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Is KitKat uptake really slower than Jelly Bean was?

I fancied putting a few thoughts down after reading this article by Kevin Tofel based off a report from Chitika about Android platform distribution. The report suggests and Kevin writes about the fact KitKat adoption and uptake appears to be slower than with Jelly Bean according to Chitika's report.

My first reaction was that this can't be correct considering a number of manufacturers have pushed KitKat updates to their devices far quicker than previous OS versions, Motorola notably bringing it to their Moto X before Google had it on their own Nexus 4.

I had a quick look at the Android distribution numbers from Android Police and compared initial percentages for both OS versions.
Jelly Bean was released at Google I/O on the 27 June 2012. KitKat was released 31 October 2013 on the Nexus 5. Around 4 months later (121 days for KitKat, 127 for Jelly Bean) we have percentages from the Android developer dashboard. These run to 2.5% for KitKat and 2.7% for Jelly Bean which makes it look like initial uptake of Jelly Bean was higher but in fact this figure, being a percentage, fails to take into account the shear increase in Android devices in the market. When JellyBean was announced and released at Google I/O 2012 we had around 400 million device activations and when KitKat was released we had more than 1 billion activations.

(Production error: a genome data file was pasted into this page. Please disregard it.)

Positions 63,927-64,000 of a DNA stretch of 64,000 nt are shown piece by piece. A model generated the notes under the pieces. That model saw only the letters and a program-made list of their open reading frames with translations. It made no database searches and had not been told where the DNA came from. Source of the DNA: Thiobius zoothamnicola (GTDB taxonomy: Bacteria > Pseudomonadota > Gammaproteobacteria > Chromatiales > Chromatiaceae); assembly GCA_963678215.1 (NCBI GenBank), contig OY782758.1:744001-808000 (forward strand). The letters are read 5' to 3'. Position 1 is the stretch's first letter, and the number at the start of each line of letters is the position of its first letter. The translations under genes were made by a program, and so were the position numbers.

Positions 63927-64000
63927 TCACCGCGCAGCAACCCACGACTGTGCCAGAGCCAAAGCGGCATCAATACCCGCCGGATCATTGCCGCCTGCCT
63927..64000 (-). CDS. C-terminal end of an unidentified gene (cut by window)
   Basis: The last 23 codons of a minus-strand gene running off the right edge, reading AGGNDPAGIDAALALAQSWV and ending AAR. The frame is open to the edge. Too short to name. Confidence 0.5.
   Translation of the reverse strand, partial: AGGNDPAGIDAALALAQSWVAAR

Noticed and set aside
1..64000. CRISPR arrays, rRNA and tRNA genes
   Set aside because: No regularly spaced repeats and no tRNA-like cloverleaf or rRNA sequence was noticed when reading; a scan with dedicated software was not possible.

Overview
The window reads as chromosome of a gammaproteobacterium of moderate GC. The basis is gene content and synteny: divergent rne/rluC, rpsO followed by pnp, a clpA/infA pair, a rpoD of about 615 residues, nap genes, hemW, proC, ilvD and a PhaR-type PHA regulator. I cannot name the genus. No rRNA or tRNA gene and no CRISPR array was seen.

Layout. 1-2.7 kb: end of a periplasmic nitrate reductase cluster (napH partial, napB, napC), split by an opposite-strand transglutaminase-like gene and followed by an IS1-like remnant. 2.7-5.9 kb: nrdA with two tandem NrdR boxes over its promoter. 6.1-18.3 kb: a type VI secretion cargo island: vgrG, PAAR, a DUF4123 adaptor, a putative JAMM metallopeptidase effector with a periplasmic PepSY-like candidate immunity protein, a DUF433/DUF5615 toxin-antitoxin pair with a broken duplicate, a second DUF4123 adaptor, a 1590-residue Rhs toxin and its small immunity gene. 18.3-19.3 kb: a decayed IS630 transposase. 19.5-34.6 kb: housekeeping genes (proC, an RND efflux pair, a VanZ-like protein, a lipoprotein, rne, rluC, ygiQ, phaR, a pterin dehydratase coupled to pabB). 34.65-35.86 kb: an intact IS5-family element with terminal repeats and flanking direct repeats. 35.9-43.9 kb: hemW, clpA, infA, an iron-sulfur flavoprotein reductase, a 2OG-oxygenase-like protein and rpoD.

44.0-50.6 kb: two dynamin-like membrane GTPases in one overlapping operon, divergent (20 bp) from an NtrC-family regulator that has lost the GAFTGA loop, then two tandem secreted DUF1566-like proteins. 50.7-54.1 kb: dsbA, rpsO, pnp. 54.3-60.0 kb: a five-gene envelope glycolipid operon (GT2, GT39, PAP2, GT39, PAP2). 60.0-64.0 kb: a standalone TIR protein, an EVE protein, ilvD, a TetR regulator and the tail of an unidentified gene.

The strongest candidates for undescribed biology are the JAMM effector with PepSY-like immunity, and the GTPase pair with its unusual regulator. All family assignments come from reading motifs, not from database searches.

If we take 2.7% of JellyBean at 400 million we get 10.8 million, compare this to 2.5% of KitKat at 1 billion we get 25 million. So immediately KitKat has a far higher number of devices running the new OS.
This all means that as a percentage measure of all Android devices KitKat is growing at a slighty slower pace than Jelly Bean but on a per device measure KitKat is growing exponentially faster. If you take the number of Jelly Bean devices activated and put that up against the 1 billion you'd have only 1.08% so actually KitKat has grown over 200% quicker, which pretty much shows that the answer to the question posed by this post is a pretty resounding no.

If we expand out to 150 days we get 5.3% for KitKat and 6.7% for Jelly Bean, but again looking at the assumed device numbers as per the previous calculation we have 26.8 million for Jelly Bean and 53 million for KitKat, again, a massive difference there and close to the 200% increase as per the 120 day calculation.

Images obtained from Google.
Gigaom article:
Android release dates:
Old OS distribution information:
Current distribution information:

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